And others are 20-foot tall pieces that would normally stand only on the exterior grounds -- but since a mall is in part a large outdoor complex that's been brought inside, tall sculptures could suddenly be enjoyed indoors.

    In every case, they are typically American -- massive, bulky, simple geometric forms made into a larger-scale group or left as a single volume unto its gigundo self. Even those with lots of smaller pieces, usually a hanging sculpture, are not light-and-airy and open and delicate -- it's more like one of those volume-reducing haircutting shears has been taken to a solid volume, removing an alternating half of the volume, while still leaving the impression of it being a big massive solid chunk. And still made of gleaming chrome -- totally in keeping with Brutalism and Midcentury Modern.

  117. The point being: real Americans love this iconic staple of post-1945 architecture that we uniquely invented in America. It doesn't date to before 1945 (although it evolved from some of our earlier types, like the multi-story department store), and it's not a LARP or inheritance from some earlier culture that LARP-ers are fine with.

    Americans loved malls when they were brand new -- that's why so many were built. And even when their business suffered with the cocooning phase of the '90s through the 2010s, malls were still remembered warmly and fondly by real Americans of all walks of life.

    To put it plainly, malls are the most powerful single source of nostalgia for American architecture that Americans feel, right up to the present day. There is no graver symbol of our decadent cultural collapse than the dead mall / label-scar phenomenon, and retail apocalypse broadly.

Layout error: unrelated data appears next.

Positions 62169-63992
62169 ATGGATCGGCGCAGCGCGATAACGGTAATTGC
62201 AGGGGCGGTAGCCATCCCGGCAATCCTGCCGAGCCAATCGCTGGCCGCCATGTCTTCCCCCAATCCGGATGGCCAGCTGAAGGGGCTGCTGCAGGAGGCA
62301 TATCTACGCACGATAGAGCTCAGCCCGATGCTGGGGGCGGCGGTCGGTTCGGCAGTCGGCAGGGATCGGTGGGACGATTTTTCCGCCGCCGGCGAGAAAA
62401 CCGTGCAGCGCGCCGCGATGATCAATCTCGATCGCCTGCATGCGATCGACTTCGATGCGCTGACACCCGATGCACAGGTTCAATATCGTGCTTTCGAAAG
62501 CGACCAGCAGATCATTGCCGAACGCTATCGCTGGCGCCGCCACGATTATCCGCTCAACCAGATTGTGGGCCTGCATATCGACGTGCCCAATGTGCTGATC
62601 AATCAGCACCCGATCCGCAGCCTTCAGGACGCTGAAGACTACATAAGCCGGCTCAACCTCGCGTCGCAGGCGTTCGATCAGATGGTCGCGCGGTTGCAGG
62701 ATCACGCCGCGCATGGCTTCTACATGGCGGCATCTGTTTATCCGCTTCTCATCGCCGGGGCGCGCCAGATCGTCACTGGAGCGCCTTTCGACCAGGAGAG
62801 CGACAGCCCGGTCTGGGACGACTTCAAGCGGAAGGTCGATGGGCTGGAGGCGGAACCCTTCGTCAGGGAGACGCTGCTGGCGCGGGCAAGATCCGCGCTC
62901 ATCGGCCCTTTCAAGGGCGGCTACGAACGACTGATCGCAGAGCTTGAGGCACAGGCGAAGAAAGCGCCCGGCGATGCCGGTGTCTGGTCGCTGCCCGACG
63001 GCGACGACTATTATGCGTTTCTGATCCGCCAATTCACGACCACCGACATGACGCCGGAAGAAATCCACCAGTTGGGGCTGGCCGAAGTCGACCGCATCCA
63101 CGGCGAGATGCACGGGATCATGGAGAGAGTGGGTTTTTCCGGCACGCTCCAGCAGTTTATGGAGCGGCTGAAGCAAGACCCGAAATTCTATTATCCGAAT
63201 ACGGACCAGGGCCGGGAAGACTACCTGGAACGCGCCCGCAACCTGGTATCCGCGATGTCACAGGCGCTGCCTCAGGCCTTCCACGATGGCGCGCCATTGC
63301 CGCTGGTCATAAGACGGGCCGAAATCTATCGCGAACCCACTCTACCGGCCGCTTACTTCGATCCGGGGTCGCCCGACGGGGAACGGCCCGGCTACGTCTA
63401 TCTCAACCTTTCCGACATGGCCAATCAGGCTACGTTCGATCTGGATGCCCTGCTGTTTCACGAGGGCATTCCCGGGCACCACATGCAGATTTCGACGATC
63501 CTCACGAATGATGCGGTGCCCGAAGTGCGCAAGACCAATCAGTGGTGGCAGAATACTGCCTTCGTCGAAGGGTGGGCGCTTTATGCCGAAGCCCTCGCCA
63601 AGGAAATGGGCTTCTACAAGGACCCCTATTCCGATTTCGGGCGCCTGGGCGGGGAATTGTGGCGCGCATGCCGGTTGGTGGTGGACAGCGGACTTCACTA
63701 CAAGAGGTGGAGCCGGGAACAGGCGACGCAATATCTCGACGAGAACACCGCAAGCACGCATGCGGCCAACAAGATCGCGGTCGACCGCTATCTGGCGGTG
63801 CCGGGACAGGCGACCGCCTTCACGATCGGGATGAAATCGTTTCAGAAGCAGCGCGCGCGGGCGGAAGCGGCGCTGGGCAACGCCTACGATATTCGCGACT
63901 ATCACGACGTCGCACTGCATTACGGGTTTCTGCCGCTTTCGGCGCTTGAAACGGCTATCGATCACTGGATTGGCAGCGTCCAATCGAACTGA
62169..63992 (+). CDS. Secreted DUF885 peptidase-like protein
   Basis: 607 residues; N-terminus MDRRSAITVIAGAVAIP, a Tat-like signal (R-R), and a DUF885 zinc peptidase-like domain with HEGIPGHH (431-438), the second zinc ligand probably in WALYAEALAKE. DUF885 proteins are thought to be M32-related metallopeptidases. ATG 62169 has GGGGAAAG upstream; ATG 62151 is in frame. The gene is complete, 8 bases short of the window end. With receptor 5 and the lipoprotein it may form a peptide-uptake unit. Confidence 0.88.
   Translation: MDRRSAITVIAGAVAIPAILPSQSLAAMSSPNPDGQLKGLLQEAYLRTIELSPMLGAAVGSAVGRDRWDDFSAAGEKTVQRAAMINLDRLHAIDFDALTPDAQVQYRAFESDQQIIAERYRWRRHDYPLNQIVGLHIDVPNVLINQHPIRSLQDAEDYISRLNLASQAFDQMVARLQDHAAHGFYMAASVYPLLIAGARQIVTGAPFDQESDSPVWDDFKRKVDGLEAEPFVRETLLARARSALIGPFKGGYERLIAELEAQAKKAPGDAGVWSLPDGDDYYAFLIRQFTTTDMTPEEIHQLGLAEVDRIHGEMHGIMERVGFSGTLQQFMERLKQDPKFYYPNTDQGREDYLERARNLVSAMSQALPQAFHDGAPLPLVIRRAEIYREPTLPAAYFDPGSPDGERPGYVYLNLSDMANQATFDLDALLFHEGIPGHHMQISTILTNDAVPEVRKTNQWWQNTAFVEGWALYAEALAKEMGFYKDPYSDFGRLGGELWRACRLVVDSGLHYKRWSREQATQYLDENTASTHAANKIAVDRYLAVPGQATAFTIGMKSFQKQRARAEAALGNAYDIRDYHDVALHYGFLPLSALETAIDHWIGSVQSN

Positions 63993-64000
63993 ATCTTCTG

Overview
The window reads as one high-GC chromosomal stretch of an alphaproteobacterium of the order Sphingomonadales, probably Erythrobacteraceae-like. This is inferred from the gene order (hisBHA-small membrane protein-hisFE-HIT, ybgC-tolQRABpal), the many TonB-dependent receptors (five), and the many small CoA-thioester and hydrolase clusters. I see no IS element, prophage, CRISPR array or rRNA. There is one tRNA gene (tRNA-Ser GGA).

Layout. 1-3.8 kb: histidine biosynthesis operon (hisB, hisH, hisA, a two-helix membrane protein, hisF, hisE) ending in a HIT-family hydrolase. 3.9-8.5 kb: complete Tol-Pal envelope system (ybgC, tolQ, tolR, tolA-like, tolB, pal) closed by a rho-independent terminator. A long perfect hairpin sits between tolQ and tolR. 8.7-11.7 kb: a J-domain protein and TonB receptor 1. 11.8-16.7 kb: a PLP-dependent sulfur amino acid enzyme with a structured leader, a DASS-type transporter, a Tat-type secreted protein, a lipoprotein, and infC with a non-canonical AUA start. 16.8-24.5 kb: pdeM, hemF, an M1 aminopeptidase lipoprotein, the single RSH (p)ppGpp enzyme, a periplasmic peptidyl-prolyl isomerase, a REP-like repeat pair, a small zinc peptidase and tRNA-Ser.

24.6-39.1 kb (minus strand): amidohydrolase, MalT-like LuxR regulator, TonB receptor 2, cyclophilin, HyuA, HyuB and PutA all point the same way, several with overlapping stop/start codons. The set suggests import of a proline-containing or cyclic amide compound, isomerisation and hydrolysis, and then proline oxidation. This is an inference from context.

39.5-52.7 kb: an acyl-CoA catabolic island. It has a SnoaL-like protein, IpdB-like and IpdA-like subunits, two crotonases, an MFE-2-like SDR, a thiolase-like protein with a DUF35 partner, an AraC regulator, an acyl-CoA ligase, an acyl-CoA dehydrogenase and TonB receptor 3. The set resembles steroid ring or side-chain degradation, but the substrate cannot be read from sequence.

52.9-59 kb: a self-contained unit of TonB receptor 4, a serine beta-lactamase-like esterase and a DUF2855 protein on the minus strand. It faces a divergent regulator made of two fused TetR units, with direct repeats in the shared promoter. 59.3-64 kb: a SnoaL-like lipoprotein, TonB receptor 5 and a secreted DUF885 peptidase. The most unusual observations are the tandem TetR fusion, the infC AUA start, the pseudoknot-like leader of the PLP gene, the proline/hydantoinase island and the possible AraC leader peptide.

Sidenote: non-Americans might not know this, but nobody did any "shopping" in a mall. It is a public congregating space, that's it. No entry fees, no requirement to buy literally anything from any of the stores, not even a small drink at the food court. Nobody had to pay to go to a park, garden, ice rink, city center, or museum (malls were something of a design museum, to marvel at what our manufacturers created) -- well then, nobody has to pay to go to the mall.

    If you happened to see something you liked, you were able to buy it. If you wanted to eat something there instead of before or after, you could grab a bite to eat at the food court. But no payment was required for enjoying the space, not even a social pressure like passing around the collection plate at church.

    Spending was log-normal anyway -- a few shopaholics accounted for most of the stores' revenues, making up for the vast majority of mall-goers who spent only a little bit or nothing at all. The shopaholics were like old-time benefactors, putting up the big bucks so that the masses could enjoy the space for free. They got special perks, like taking home merchandise instead of "only" getting to hang out there with your community. But that's no different from the perks benefactors get anywhere and anytime.

    As our elites have grown selfish and wicked and sacrilegious, instead of how they used to be (benefactors, good, and respectful), all major sources of funding have dried up. The mall operators no longer want to run it as a quasi non-profit -- such investment could get a higher return with lower risk by shoving it into the Central Bank-propped-up stock market instead. And wealthy men don't send their daughters and wives to the malls in order to spread some of their wealth around to the general community, supporting the mall that everyone enjoys without having to drop serious dough.